2. Activities for which a principal must expel a student and may expel the student. These are listed in section 310 of the Education Act. Probably the most recognized conduct that falls under that section is repeated bullying. Since suspension is mandatory for the conduct described in this section, the principal does not have to consider mitigating factors and has no choice but to upend a student. While a student is suspended for one of these possible offences, the principal is required to further investigate whether the student ought to be expelled. The principal can then decide to expel the student. 

Click here for more details about appealing a child’s suspension from a publicly funded school.

Sections 306 and 310 do not govern private schools. Those schools set what conduct leads to suspension or expulsion in their policies. Once a private school accepts a student, it cannot simply refuse to kick students out on the basis that it is a private business that can do business as it sees fit. Once a student is accepted into a private school, the school can only remove that child if that child does something that the school’s policies (or its “contract” with the parents) say leads to suspension or expulsion and it can only do so after a fair hearing.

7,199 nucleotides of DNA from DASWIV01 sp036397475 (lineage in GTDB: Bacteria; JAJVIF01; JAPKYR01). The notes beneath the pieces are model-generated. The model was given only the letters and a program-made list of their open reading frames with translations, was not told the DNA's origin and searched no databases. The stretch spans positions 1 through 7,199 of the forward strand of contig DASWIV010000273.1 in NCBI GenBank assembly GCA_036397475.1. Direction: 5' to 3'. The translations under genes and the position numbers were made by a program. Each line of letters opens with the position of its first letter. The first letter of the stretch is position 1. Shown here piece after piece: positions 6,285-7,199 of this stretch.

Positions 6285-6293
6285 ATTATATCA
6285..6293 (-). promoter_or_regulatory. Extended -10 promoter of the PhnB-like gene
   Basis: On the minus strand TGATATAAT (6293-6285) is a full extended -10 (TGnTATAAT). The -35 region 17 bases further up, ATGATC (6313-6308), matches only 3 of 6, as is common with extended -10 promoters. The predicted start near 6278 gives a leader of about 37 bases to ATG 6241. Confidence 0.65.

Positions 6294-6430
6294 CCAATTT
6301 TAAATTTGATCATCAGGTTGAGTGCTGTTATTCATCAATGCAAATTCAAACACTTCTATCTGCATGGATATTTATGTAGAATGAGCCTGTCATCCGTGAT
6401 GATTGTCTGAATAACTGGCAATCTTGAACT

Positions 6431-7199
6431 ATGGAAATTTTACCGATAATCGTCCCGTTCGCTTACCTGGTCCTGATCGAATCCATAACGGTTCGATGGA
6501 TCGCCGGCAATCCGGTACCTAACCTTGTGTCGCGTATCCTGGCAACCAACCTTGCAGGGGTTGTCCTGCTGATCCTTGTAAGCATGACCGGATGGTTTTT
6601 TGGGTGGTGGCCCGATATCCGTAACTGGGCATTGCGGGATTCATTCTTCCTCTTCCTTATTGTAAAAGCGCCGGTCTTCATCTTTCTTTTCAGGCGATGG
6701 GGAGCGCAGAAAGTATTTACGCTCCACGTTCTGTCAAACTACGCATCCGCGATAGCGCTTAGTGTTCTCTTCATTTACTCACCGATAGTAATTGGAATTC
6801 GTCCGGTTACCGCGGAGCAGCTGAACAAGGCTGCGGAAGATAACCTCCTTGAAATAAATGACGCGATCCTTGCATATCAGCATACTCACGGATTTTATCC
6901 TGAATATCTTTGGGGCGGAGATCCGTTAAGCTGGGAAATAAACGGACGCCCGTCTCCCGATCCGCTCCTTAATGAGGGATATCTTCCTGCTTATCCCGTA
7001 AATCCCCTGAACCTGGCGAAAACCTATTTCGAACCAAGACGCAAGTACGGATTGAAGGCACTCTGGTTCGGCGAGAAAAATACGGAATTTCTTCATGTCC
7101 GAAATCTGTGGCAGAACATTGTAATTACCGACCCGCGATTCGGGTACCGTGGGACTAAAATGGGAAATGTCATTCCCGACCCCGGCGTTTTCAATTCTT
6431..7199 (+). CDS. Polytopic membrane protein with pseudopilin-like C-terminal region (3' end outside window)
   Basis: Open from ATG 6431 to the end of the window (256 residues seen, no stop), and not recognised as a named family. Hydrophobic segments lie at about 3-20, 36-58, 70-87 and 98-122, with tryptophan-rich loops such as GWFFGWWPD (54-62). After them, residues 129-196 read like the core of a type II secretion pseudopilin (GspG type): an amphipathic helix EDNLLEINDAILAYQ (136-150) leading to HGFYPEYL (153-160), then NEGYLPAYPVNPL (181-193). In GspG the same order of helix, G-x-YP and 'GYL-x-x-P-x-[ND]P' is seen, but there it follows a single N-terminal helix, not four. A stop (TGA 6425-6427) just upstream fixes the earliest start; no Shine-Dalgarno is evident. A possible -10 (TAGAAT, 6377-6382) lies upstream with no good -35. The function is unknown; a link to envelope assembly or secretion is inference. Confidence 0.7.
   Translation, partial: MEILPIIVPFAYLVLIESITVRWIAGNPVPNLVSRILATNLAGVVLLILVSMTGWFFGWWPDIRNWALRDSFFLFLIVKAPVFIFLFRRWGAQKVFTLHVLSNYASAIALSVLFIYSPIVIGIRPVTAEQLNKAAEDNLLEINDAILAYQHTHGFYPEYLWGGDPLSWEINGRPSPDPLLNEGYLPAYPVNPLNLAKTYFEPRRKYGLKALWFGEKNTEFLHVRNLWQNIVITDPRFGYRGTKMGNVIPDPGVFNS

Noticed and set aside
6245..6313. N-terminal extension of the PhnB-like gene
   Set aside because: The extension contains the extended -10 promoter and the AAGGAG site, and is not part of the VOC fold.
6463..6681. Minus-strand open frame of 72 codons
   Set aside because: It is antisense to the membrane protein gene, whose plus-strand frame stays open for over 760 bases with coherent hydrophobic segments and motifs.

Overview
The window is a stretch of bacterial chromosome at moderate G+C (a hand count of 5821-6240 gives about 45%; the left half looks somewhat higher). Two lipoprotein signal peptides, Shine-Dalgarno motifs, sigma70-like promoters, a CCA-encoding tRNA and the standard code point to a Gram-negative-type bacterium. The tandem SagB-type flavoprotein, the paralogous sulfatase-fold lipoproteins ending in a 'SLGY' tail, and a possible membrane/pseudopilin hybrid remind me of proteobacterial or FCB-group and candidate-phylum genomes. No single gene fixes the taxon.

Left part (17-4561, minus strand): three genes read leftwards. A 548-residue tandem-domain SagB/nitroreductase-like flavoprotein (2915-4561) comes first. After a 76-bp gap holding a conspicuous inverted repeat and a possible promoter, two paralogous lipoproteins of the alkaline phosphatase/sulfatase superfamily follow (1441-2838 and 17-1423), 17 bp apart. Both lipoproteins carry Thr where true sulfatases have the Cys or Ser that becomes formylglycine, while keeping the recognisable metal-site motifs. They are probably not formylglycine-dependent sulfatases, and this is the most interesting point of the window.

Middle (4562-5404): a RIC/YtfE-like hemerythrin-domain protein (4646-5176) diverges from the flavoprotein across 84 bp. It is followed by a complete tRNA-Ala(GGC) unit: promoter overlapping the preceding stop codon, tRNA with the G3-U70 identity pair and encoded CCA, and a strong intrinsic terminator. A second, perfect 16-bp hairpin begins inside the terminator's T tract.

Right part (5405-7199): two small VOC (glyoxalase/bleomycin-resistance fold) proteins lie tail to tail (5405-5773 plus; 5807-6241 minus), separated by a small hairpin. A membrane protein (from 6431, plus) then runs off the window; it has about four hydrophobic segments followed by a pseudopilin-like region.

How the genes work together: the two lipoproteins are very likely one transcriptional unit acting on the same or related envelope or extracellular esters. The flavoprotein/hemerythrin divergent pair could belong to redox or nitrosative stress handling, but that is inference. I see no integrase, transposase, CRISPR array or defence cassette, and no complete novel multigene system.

There can be a lot of mitigating factors for students who are facing suspension. In addition, all of the offences that can lead to expulsions require some time of intent on the part of the student. A proper hearing for the student may bring to light factors that affect the decision. Among other considerations, these can be mitigating factors for a suspension or evidence that a child did not intend the actions that could lead to an expulsion. Some examples of these factors are:

  1. A child who has been the repeated victim of bullying and “keeps it all inside” until one day responding violently to the aggression of a bully.
  2. A child who has special needs that are not being met and who is either frustrated, or in a position where the child feels the need to “act out” to get attention, or whose disability makes the impugned action involuntary.